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THE Committee of the Society for the Diffusion of Useful
It will of course be their duty not to sanction anything incon-
By Order of the Committee,
THOMAS COATES, Secretary.
THE Committee of the Society for the Diffusion of Useful Knowledge are desirous of explaining the degree of superintendence which they think that they ought to exercise with respect to this publication.
It will of course be their duty not to sanction anything inconsistent with the general principles of the Society. Subject, however, to this general superintendence, they feel that the objects of the Society will be better forwarded by placing before the readers of this work the sentiments of able and liberal men, and thus enabling them to form their own conclusions, as well from the difference as from the agreement of the writers, than by proposing to them, as if from authority, any fixed rule of judgment, or one uniform set of opinions. It would also be inconsistent with the respect which the Committee entertain for the persons engaged in the preparation of these papers, were they to require them strictly to submit their own opinions to any rule that should be prescribed to them. If, therefore, the general effect of a paper be favourable to the objects of the Society, the Committee will feel themselves at liberty to direct its publication: the details must be the author's alone, and the opinions expressed on each particular question must be considered as his, and not those of the Committee. As they do not profess to make themselves answerable for the details of each particular essay, they cannot, of course, undertake for the exact conformity of the representations which different authors may make of the same facts; nor, indeed, do they, for the reasons already given, feel that such conformity is requisite.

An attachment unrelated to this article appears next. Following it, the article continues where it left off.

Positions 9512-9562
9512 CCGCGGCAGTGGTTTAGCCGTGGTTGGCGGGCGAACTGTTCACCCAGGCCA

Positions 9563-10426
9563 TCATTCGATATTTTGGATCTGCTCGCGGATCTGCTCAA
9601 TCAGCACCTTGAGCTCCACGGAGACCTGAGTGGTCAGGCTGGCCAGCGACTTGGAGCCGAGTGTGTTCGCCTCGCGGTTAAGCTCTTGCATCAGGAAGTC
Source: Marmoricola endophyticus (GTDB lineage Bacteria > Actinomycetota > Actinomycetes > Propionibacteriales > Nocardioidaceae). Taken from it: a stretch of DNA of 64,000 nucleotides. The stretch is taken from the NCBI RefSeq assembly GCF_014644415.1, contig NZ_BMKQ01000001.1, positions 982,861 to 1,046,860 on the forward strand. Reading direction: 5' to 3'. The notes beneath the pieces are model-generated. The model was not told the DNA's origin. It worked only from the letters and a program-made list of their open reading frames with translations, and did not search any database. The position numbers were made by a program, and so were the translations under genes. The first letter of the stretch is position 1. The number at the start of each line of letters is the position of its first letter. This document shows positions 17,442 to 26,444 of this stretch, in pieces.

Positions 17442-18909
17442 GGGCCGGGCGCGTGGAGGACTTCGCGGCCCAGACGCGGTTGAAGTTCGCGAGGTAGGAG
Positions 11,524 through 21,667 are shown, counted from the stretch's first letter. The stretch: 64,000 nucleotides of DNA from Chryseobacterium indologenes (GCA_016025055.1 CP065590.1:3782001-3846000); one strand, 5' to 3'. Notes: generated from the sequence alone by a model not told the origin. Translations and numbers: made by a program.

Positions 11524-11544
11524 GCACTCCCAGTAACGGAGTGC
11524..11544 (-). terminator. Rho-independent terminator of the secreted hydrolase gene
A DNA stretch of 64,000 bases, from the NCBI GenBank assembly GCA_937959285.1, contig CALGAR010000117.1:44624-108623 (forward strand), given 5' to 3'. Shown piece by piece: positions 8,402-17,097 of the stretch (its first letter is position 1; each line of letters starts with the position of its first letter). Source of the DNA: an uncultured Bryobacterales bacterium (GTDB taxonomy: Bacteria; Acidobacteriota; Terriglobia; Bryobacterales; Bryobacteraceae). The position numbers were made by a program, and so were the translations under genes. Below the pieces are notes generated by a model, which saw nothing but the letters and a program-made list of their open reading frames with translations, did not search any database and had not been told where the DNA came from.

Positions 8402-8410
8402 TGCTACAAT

By Order of the Committee,
THOMAS COATES, Secretary.
JOURNAL OF EDUCATION.
ON UNIVERSITY EDUCATION.-OXFORD.
(Continued from No. I.)
T is very difficult to convey to a stranger an accurate idea of Oxford as a place of education. Its institutions are many and various, owing their origin to different periods; and as, in some cases, they have been applied to the purposes of education in a way never contemplated by the founders, the whole no more resembles a regularly planned university, than some venerable château, converted into military quarters, would resemble the barracks which an engineer would project. Some of the most honourable and best appointed portions, perhaps, are those which, in their original design, were appropriated to subordinate uses; whilst others that were once conspicuous-the state apartments as it were -have become, in many instances, mere appendages, preserved chiefly for their antiquity, and the prescriptive right of being there.